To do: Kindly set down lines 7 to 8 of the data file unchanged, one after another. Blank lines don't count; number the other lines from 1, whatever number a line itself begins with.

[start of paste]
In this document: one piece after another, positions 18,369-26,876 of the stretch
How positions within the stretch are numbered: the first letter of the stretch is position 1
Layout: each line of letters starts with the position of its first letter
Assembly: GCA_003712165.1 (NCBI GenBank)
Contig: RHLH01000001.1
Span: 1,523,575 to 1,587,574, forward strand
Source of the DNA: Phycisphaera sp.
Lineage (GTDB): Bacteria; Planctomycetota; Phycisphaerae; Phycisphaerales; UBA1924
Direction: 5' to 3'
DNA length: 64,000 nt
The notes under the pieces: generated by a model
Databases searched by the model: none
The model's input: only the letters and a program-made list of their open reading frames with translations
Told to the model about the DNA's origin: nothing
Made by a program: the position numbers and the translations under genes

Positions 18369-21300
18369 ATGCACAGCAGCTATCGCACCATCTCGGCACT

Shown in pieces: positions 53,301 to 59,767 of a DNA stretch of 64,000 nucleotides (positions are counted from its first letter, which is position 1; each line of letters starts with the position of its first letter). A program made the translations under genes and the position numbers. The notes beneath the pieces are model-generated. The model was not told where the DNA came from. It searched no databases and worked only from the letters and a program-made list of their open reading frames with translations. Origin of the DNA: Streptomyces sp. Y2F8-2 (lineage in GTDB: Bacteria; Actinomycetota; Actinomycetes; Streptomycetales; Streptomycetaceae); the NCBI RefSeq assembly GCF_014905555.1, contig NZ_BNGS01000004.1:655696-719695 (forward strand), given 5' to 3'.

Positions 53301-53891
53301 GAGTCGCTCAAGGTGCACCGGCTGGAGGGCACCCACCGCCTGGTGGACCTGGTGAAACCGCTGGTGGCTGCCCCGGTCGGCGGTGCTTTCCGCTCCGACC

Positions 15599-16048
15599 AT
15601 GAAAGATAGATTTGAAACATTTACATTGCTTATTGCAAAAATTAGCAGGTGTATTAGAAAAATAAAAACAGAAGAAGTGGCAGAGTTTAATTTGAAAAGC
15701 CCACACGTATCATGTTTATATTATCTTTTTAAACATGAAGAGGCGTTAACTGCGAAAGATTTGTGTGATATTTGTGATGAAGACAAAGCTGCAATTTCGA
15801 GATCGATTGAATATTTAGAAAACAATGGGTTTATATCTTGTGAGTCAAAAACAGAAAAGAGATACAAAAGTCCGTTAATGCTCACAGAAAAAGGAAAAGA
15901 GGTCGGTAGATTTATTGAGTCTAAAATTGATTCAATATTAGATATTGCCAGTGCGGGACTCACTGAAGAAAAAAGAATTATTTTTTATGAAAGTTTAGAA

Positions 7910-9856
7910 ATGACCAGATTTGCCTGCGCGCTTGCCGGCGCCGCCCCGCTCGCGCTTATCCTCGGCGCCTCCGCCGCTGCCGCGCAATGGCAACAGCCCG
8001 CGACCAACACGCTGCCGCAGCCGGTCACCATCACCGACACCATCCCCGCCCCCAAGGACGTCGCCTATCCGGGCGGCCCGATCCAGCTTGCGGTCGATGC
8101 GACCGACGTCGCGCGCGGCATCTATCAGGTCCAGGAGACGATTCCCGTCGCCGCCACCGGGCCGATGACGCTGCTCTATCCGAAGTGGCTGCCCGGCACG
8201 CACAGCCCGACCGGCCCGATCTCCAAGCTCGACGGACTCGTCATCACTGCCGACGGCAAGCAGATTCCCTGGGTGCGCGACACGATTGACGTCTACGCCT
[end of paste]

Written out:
Source of the DNA: Phycisphaera sp.
Lineage (GTDB): Bacteria; Planctomycetota; Phycisphaerae; Phycisphaerales; UBA1924